An Integrated Basin-Wide Approach to the Management of the Kabul River Basin

In the past, several efforts have been made to facilitate the water discourse on the Kabul River Basin by both countries. Unfortunately, these haven't been met with much success. In 2004, Pakistan took its first major initiative to engage Afghanistan through a water sharing dialogue on the Kabul River Basin. However, this mission was rendered unsuccessful, and the reason for this was the Afghans' inability to provide data to Pakistan. In 2006, and later on again in 2011, the World Bank stepped in as a mediator to stimulate dialogue in integrated basin management between the two countries. Unfortunately, this too failed as the Afghans stated they didn't have data or the required experts to participate in a water dialogue. Today, however, Afghanistan has an impressive legal structure for dealing with transboundary water issues, and has the support of the international community in helping it with its capacity building. Opportunities and Challenges

Adopting an integrated basin-wide approach to the management of the Kabul waters will create many opportunities for both countries, enhancing the economic growth and wellbeing of their populations. The multipurpose dams on the Kabul River, if designed and operated with mutual understanding, can help to control flooding in Nowshera, store and regulate the release of floodwater during lean water months, and generate electricity that can be mutually shared. The two countries can also work together to increase the efficiency of utilization of water, offsetting the increase in demand.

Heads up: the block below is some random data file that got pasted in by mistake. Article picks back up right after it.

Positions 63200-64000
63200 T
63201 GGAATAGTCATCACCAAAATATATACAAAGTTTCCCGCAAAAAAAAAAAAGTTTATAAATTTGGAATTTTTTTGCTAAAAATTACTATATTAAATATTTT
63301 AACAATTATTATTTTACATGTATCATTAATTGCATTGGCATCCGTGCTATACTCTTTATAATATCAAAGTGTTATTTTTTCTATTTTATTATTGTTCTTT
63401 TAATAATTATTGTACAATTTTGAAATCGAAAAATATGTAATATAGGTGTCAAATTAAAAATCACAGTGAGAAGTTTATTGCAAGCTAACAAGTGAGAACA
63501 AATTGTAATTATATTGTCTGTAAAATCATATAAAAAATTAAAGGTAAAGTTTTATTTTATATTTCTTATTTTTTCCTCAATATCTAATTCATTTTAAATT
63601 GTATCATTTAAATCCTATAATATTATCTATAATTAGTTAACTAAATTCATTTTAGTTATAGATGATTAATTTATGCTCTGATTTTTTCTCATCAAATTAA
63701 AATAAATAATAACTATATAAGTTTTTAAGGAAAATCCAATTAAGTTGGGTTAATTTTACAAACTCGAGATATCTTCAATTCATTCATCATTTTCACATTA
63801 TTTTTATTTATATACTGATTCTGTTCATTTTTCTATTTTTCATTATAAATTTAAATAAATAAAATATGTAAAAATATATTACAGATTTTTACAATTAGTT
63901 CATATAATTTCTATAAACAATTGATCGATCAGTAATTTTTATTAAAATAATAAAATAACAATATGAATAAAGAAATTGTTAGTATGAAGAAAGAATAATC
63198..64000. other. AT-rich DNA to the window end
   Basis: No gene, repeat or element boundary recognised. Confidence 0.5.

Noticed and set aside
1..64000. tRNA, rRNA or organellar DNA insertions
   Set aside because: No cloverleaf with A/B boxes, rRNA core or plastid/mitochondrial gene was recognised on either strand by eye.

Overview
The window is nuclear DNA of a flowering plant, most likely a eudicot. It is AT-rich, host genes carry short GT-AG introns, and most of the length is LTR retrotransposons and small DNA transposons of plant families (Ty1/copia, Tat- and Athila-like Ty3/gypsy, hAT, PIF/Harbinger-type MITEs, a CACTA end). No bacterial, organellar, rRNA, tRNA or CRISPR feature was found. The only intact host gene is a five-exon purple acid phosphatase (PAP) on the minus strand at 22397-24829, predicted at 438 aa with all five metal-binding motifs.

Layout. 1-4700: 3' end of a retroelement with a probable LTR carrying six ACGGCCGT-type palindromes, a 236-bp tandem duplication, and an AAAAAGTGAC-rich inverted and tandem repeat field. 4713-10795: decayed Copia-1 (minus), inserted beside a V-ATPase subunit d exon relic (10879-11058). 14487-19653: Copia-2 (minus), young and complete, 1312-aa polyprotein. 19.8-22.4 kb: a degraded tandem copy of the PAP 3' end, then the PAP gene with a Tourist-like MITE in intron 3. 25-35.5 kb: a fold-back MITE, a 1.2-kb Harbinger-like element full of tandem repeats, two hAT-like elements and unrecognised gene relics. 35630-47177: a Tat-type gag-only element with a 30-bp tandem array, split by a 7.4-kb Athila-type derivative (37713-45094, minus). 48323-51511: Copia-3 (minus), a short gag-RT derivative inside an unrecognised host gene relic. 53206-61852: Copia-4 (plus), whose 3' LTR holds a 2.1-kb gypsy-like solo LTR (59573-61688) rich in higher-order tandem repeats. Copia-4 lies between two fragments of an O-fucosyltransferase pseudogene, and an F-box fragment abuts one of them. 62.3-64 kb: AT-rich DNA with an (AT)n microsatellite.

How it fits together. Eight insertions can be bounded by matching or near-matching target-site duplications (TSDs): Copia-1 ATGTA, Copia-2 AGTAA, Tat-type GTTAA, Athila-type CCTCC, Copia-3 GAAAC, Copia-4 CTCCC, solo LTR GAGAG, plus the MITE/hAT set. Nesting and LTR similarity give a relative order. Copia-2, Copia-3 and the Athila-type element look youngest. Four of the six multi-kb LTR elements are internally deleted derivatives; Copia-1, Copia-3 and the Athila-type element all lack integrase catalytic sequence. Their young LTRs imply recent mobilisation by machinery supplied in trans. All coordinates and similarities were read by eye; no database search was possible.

However, despite these opportunities, both countries are faced with a number of challenges, the primary one being how to overcome mistrust and find a way to open channels of communication and dialogue to establish a working relationship between relevant institutions and actors. Secondly, the availability of data for design and operation of water infrastructure in Afghanistan is insufficient. There is an apparent reluctance by the Afghans to freely share information, particularly with Pakistan, and this needs to be addressed.

The Way Forward

In order to address these concerns, a number of steps need to be taken. Regional stakeholders should regularly exchange information about their water policies, in order to build greater trust across borders. Pakistan must also convene its efforts to secure a bilateral treaty for the use of water related to the Kabul River, and also work towards finalizing its national water policy. Both countries must also strive to bring greater coherence amongst their water institutions, which are currently experiencing a number of institutional failures. Steps also need to be undertaken to ensure that the water discussion is handled by competent people, where there is internal and political consensus on decision making, and non-state actors are encouraged to participate. The international community should also facilitate technical support like satellite imagery to both countries since both require more training in the management of water boundaries. Lastly, a water sector leadership program built on long-term capacity building needs to be created, so that we can train the next generation of leaders and policymakers on issues of water management and benefit sharing of the Kabul River waters.